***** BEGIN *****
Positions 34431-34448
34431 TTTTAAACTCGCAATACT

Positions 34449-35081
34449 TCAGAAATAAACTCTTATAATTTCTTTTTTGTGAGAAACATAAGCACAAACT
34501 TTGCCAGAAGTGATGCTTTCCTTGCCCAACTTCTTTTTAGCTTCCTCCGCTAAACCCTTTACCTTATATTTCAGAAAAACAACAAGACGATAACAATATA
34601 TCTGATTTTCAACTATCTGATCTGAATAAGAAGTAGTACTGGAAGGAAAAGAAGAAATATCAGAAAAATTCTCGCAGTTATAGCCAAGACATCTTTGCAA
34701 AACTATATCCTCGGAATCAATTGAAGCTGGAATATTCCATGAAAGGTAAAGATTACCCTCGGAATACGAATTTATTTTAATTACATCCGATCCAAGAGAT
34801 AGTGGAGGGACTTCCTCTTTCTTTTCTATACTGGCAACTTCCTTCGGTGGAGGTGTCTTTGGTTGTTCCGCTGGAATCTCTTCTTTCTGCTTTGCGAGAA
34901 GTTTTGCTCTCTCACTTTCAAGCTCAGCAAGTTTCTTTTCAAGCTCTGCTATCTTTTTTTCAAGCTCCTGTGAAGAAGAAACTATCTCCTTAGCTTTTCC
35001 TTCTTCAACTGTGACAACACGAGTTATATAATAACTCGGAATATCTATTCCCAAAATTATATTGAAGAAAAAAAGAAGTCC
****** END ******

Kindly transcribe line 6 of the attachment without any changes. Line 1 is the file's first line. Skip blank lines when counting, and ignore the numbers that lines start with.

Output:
34601 TCTGATTTTCAACTATCTGATCTGAATAAGAAGTAGTACTGGAAGGAAAAGAAGAAATATCAGAAAAATTCTCGCAGTTATAGCCAAGACATCTTTGCAA